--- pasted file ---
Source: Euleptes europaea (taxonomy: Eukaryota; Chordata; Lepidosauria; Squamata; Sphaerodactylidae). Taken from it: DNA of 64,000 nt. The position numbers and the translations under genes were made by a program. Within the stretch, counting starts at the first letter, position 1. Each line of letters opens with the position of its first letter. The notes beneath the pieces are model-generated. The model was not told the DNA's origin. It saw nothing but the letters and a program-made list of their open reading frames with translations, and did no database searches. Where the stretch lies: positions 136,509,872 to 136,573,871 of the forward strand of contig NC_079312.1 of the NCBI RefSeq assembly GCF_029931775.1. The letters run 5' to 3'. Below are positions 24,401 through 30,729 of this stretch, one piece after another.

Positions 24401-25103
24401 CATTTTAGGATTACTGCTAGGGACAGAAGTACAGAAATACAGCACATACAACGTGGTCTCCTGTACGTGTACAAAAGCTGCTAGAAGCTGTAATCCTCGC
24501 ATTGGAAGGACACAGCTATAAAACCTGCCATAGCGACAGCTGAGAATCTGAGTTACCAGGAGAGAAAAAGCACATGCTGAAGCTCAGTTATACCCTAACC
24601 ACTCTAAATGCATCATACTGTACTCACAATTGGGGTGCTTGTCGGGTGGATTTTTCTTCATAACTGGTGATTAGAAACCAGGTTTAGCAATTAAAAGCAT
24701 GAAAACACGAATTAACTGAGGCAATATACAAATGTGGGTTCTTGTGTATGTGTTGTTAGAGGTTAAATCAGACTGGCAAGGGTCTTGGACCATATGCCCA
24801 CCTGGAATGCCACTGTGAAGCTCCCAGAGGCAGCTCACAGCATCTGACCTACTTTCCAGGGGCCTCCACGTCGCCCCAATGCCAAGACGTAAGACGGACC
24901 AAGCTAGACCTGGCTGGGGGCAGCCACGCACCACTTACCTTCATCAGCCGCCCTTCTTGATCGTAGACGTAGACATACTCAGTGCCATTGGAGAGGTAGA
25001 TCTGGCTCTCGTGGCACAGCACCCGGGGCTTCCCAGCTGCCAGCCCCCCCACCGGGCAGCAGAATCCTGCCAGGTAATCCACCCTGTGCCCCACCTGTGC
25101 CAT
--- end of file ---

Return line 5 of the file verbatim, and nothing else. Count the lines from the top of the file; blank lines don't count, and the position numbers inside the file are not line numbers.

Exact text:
24601 ACTCTAAATGCATCATACTGTACTCACAATTGGGGTGCTTGTCGGGTGGATTTTTCTTCATAACTGGTGATTAGAAACCAGGTTTAGCAATTAAAAGCAT